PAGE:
|About the book|
What does it mean "to dell'" This newly coined business verb means to mass-customize, making products only in response to actual demand. This allows a product to "go direct" to a customer, and it's what Dell Computer does instead of forcing mass-produced computers on its customers. And Dell's not alone.
As Editors Jim Gilmore and Joe Pine point out in their introduction to Markets of One, mass customization is a trend that has caught on among consumer and business-to-business companies alike - think of Levi's jeans, Aramark's hospital services, Select Comfort mattresses, and Peapod or Streamline grocery delivery, to name a few. Companies customize their offerings to meet the unique needs of individual customers so that nearly everyone can obtain exactly what they want at a reasonable price. It's a paradigm shift away from the one-size-fits-all way managers have thought about markets over the past century- today, every individual customer is a market of one.
This collection of ten Harvard Business Review articles chronicles the evolution of business competition from mass markets to markets of one-in other words, from creating standardized value through mass production to creating customer-unique value through mass customization. The book examines many of the resulting changes in approach to strategy and operations-for example, moving from pushing products to fulfilling individual needs, from focusing solely on market share to measuring customer share, and from marketing to the masses to cultivating learning relationships with each customer. Markets of One offers the best of the leading thinkers on the topic, exploring both the promise and pitfalls of mass customization. Practical applications are presented with examples of leading companies who successfully mass customize for markets of one. A Harvard Business Review Book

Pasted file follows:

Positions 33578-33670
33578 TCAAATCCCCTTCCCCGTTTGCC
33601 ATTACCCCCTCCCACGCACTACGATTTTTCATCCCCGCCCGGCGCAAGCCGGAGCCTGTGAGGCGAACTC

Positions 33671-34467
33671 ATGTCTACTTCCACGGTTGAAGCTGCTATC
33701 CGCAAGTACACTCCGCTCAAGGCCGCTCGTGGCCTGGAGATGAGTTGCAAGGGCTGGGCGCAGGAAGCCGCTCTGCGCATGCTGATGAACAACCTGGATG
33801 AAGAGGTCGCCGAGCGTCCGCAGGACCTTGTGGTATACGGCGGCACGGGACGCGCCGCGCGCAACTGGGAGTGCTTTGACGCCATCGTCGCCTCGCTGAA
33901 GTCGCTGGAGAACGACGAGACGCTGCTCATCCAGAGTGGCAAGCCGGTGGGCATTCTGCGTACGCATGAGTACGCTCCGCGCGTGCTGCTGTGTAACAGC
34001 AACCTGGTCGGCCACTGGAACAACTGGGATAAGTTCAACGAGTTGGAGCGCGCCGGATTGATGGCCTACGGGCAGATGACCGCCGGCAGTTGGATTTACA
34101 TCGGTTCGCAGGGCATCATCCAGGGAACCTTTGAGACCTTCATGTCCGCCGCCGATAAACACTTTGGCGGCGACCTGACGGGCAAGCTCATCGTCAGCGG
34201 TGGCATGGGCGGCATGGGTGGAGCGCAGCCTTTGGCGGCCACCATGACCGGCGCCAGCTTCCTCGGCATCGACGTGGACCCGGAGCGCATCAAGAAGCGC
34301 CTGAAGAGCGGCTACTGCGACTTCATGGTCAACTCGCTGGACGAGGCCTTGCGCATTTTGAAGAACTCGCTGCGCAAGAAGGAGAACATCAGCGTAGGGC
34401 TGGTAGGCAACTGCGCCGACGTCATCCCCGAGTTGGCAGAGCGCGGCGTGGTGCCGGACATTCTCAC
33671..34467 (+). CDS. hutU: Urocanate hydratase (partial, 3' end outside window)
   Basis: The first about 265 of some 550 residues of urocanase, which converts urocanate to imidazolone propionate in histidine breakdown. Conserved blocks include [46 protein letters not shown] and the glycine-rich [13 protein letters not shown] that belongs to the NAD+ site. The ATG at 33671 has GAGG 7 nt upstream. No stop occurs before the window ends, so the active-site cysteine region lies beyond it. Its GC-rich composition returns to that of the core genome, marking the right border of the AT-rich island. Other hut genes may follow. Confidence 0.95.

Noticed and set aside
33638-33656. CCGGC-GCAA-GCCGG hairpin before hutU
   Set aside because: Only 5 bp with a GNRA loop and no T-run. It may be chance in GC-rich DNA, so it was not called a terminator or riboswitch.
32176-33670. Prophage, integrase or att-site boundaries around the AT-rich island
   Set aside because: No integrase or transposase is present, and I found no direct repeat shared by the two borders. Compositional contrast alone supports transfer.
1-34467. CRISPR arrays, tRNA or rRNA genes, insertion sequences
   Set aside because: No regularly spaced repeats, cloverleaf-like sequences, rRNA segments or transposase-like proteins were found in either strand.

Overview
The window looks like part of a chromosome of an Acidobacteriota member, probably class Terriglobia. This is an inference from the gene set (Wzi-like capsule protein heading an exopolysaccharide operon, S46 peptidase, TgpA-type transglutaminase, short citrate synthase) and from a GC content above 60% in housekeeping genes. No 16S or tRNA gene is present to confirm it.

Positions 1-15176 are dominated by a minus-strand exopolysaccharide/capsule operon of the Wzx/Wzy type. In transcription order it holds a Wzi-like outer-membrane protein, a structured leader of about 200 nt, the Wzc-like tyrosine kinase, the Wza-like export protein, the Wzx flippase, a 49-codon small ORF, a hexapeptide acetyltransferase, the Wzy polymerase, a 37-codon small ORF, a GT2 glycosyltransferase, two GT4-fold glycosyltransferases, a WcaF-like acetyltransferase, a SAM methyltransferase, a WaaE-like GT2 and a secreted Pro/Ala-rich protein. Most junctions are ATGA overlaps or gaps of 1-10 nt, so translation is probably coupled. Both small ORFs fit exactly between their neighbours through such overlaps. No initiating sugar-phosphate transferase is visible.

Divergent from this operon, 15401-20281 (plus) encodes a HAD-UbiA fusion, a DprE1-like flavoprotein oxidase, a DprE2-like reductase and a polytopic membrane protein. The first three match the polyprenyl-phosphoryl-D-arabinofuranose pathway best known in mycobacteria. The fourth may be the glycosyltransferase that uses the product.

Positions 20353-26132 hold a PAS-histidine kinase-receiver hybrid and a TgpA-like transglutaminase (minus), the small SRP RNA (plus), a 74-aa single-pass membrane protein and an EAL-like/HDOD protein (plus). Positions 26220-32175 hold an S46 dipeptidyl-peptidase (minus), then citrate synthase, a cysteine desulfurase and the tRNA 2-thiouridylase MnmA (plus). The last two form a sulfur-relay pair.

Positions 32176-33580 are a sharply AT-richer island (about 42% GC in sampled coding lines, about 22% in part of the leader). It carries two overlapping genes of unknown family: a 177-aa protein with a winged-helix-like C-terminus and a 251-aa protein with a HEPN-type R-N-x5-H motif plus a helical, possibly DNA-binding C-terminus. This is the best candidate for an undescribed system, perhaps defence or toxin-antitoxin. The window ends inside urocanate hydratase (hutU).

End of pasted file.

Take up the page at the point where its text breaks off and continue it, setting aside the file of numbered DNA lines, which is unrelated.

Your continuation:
|About the author|
James Gilmore and Joe Pine are co-founders of Strategic Horizons LLP of Aurora, Ohio, and authors of The Experience Economy: Work Is Theatre & Every Business a Stage (HBS Press, 1999).
|Table of contents|
Introduction: Customization That Counts by James H. Gilmore and B. Joseph Pine II
Part I--The Demise of Mass Markets
1. The Emerging Theory of Manufacturing by Peter F. Drucker
2. Marketing in an Age of Diversity by Regis McKenna
Part II--Serving Customers Uniquely
3. Managing in an Age of Modularity by Carliss Y. Baldwin and Kim B. Clark
4. Do You Want to Keep Your Customers Forever' by B. Joseph Pine II, Don Peppers, and Martha Rogers
5. Is Your Company Ready for One-to-One Marketing' by Don Peppers, Martha Rogers, and Bob Dorf
Part III--The Business of Mass Customization
6. Breaking Compromises, Breakaway Growth by George Stalk, Jr., David K. Pecaut, and Benjamin Burnett
7. The Four Faces of Mass Customization by James H. Gilmore and B. Joseph Pine II
8. Versioning: The Smart Way to Sell Information by Carl Shapiro and Hal R. Varian
9. Making Mass Customization Work by B. Joseph Pine II, Bart Victor, and Andrew C. Boynton
10. Managing by Wire by Stephan H. Haeckel and Richard L. Nolan
About the Contributors